BI has raised interest rates twice by a total of 75 basis points since August to rein in domestic inflation and support the rupiah.

Aussie, Kiwi Gain

The Australian and New Zealand dollars, meanwhile, gained ground ahead of expected rate hikes by their central banks during the week.

The Aussie was up 0.5% to $0.6443, while the kiwi was 0.92% higher at $0.5655.

The Reserve Bank of Australia and the Reserve Bank of New Zealand meet on Tuesday and Wednesday, respectively, with markets expecting both to lift their cash rate by 50 basis points, though the focus will also be on the tone of policymakers.

“The RBA could be quite influential if they give a more nuanced approach and signal that they may come down to 25 basis points in the November meeting. That might be taken, globally, quite well,” Chris Weston, head of research at Pepperstone, said.

The euro was marginally lower at $0.97965, with expectations for another jumbo European Central Bank rate hike this month, following a red-hot inflation read-out, heightening worries that the economy would be tipped into a recession.

Data on Friday showed that euro zone inflation zoomed past forecasts to a record high of 10.0% in September, beating expectations of 9.7%.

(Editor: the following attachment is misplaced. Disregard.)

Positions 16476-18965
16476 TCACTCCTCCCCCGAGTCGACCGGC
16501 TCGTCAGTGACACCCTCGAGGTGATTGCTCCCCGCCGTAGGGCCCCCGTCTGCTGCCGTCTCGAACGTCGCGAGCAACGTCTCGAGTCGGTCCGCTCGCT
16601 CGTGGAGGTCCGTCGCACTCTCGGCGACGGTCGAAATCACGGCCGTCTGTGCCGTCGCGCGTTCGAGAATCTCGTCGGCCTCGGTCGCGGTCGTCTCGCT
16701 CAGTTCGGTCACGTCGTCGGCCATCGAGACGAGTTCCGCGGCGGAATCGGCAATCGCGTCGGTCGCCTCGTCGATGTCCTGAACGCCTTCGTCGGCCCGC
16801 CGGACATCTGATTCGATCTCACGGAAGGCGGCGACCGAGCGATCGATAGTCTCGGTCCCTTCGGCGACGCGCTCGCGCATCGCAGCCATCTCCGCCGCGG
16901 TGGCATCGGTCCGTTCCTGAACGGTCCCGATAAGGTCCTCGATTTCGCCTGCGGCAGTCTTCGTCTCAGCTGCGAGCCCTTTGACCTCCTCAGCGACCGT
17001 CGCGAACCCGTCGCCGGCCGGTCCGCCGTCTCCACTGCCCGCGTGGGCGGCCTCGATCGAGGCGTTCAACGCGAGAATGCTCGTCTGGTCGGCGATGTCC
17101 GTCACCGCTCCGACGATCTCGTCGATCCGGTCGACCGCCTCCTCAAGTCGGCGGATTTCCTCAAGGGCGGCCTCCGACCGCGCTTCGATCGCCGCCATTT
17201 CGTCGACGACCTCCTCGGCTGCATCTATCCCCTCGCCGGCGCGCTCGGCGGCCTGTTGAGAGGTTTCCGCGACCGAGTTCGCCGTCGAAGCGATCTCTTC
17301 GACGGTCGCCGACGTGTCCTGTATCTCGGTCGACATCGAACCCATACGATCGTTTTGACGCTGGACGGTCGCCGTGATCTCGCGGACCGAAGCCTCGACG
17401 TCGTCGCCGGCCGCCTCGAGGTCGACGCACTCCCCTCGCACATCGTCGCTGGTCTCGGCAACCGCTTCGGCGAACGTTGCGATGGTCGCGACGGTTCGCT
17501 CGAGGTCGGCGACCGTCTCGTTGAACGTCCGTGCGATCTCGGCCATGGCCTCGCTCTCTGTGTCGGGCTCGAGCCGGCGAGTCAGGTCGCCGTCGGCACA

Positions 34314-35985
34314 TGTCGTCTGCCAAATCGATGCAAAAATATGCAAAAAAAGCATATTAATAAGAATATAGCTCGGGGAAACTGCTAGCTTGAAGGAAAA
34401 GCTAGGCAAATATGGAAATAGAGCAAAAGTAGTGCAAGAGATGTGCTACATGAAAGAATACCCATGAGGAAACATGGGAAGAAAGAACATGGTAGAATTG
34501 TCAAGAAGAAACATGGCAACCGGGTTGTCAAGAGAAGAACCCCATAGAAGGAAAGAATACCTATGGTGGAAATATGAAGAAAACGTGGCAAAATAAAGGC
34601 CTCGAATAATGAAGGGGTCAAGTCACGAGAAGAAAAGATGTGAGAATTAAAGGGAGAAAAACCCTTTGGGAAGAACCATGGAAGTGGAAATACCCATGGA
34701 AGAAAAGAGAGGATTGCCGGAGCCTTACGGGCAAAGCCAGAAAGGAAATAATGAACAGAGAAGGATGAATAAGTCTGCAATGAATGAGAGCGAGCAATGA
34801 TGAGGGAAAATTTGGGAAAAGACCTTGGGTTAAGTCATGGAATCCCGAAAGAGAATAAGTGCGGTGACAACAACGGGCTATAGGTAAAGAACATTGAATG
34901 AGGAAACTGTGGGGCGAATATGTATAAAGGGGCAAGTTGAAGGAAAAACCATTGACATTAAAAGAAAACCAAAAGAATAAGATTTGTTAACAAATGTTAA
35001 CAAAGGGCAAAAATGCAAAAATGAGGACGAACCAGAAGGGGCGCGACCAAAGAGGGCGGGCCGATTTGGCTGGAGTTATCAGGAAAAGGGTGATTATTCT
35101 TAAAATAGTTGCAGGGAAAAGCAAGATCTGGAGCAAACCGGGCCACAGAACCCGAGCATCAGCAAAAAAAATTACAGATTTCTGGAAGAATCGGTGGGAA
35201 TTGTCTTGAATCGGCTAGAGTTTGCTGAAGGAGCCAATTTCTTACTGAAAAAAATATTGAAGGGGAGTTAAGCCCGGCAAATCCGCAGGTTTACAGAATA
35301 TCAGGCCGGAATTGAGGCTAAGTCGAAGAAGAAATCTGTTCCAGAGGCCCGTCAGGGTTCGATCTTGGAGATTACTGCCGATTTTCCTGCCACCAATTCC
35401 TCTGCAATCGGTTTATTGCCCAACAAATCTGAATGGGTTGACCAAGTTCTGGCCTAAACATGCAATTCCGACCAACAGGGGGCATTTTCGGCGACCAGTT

“The ECB is still going to have to go hard … for me, with Europe and the UK, it’s less about relative interest rate dynamics, and more about growth dynamics,” Weston said.

“I think what we’re starting to try and do now is look at markets where we can price inflation or start feeling a bit more confident about the trajectory around inflation. I think the US falls into that category.”

US non-farm payrolls are due at the end of the week, while a flood of manufacturing PMI data out later on Monday will also give insight into the outlook for the global economy.

The US dollar index fell 0.05% to 112.19.

 

  • Reuters with additional editing by Jim Pollard

NOTE: Further details were added to this report on Monday October 3, 2022 as the news emerged.

 

 

ALSO SEE:

 

Japan Ready to Back Yen Again, Vows Finance Minister

 

Taiwan Central Bank Chief Rules Out Foreign Exchange Controls

 

Why Japan Has Fallen Out of Love With a Weak Yen

 

Jim Pollard

Jim Pollard is an Australian journalist based in Thailand since 1999. He worked for News Ltd papers in Sydney, Perth, London and Melbourne before travelling through SE Asia in the late 90s. He was a senior editor at The Nation for 17+ years and has a family in Bangkok.